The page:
Congress Passes Bill Renewing Anti-Violence Law - KTVN Channel 2 - Reno Tahoe News Weather, Video -

Congress Passes Bill Renewing Anti-Violence Law

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The House has passed and sent to President Barack Obama a far-reaching extension of the Violence Against Women Act.

The vote comes after House Republican leaders, cognizant of the need to improve their faltering image among women voters, accepted a Senate bill passed two weeks ago on a strong bipartisan vote.

The House vote to reauthorize the 1994 law that has set the standard for anti-violence programs came after lawmakers rejected a more limited approach from Republicans.

The law lapsed in 2011 and has been caught up in the partisan battles that now divide Congress. Last year, the House refused to go along with a Senate-passed bill that would have made clear that lesbians, gays, immigrants and Native American women should have equal access to anti-violence programs. (AP)

Statement from the President on the House Passage of the Violence Against Women Act  

I was pleased to see the House of Representatives come together and vote to reauthorize and strengthen the Violence Against Women Act.  Over more than two decades, this law has saved countless lives and transformed the way we treat victims of abuse. Today's vote will go even further by continuing to reduce domestic violence, improving how we treat victims of rape, and extending protections to Native American women and members of the LGBT community.  The bill also reauthorizes the Trafficking Victims Protection Act, providing critical support for both international and domestic victims of trafficking and helping ensure traffickers are brought to justice.  I want to thank leaders from both parties – especially Leader Pelosi, Congresswoman Gwen Moore and Senator Leahy – for everything they've done to make this happen.  Renewing this bill is an important step towards making sure no one in America is forced to live in fear, and I look forward to signing it into law as soon as it hits my desk.

Statement by Vice President Biden on the House Passage of the Violence Against Women Act

Today Congress put politics aside and voted to reauthorize the Violence Against Women Act. Eighteen years ago, I envisioned a world where women could live free from violence and abuse.  Since VAWA first passed in 1994, we have seen a 64% reduction in domestic violence.  I am pleased that this progress will continue, with new tools for cops and prosecutors to hold abusers and rapists accountable, and more support for all victims of these crimes. 

The urgent need for this bill cannot be more obvious.  Consider just one fact—that 40% of all mass shootings started with the murderer targeting their girlfriend, or their wife, or their ex-wife. Among many other important provisions, the new VAWA will increase the use of proven models of reducing domestic violence homicides.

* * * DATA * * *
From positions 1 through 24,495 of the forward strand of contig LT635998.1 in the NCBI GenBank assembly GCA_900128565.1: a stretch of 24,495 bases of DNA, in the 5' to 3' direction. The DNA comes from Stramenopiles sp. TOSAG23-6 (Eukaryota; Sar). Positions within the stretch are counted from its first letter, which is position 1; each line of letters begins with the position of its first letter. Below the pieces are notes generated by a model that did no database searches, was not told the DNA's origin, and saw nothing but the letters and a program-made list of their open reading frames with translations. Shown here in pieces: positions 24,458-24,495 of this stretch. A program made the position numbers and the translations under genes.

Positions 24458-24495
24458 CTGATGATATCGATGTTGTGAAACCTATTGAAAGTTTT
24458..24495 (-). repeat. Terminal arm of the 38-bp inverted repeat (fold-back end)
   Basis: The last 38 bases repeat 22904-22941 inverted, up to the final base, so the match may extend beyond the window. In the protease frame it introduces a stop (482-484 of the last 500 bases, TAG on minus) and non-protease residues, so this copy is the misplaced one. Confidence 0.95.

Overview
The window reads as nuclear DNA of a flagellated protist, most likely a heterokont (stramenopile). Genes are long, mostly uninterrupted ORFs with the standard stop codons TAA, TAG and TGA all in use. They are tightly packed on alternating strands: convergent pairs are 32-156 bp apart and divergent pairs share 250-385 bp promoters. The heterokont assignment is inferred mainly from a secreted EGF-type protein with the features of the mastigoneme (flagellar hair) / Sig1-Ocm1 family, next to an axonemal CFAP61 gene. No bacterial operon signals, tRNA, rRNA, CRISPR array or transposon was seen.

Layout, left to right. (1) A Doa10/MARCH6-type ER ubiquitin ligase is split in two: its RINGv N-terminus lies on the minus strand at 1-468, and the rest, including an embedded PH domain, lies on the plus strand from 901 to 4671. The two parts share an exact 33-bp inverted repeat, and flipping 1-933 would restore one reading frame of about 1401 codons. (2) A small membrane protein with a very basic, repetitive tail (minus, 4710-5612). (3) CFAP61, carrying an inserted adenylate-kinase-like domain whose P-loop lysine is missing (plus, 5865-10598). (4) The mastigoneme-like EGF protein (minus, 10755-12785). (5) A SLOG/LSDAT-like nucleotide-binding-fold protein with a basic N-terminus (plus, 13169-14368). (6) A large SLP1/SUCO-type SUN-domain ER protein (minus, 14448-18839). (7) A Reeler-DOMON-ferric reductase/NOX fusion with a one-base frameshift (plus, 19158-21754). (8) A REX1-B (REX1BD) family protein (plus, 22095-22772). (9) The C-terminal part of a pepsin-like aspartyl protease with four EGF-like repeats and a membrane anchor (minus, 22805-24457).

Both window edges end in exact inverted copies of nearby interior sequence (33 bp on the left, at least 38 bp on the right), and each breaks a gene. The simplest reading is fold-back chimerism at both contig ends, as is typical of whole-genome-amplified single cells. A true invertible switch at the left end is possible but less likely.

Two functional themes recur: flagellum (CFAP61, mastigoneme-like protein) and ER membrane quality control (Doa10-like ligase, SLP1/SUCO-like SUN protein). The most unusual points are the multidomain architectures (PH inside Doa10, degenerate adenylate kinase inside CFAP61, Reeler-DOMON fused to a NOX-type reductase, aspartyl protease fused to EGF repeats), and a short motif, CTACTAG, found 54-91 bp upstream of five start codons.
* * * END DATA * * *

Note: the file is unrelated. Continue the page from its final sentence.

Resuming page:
This morning I met with several parents whose beautiful young daughters were killed by abusive boyfriends. Nothing puts this legislation in to perspective more than their stories. This issue should be beyond politics—and I want to thank the leaders from both parties—Patrick Leahy, Mike Crapo, Nancy Pelosi, Steny Hoyer and Gwen Moore—and the bipartisan majorities in both the House and the Senate who have made that clear once again.

Representative Steven Horsford (NV-4) voted today to reauthorize the Violence Against Women Act. Prior to the vote, Horsford made the following statement on the floor of the House of Representatives:

"No woman should have to live in fear of violence in this country. One of my first actions in Congress was to cosponsor the Violence Against Women Act, which was authored by my colleague, Gwen Moore. 

"Her bill took critical steps to strengthen the ability of our law enforcement and service providers to protect victims of domestic violence, sexual assault, and stalking.  Her bill went to great lengths to ensure that all women in our country would be protected under the bill.

"The Senate passed overwhelmingly on a bipartisan basis her bill. That is why I find the political game being played by some Republicans today to be so frustrating. My colleagues find it to be frustrating, and my constituents find it to be frustrating.

"I do not understand why, Madam Speaker, you would eliminate provisions to protect women from immigrant communities – many of which I represent in my district in Congressional District Four -- and women from Native American communities, or inappropriately discriminate against women based on their sexual orientation.

"I urge my colleagues to pass this bipartisan bill."

The Nevada Network Against Domestic Violence (NNADV) applauds the Members of Congress who led the fight and voted for VAWA's passage.

"Advocates and survivors have been working on this bill for years and are both elated and relieved to see it reauthorized, says Sue Meuschke, executive director, NNADV. "We thank the Nevada Congressional delegation for their unanimous support of this bill."

Snapshot of Nevada:

Earlier this month, both Nevada senators voted "Yea" on the VAWA Reauthorization:

  • Senator Harry Reid (D)
  • Senator Dean Heller (R)

Today, the following Nevada representatives voted "Yea" on the VAWA Reauthorization:

  • Congressman Mark Amodei (R)
  • Congressman Joseph Heck (R)
  • Congressman Steven Horsford (D)
  • Congresswomen Dina Titus (D)

The legislation that passed today is a strong reauthorization that includes landmark protections for women on Tribal lands, improves protections for immigrant victims, ensures services for LGBT survivors as well as people with disabilities and the elderly, and adds important housing protections for victims. The bill also preserves and maintains core funding for life-saving victim services.

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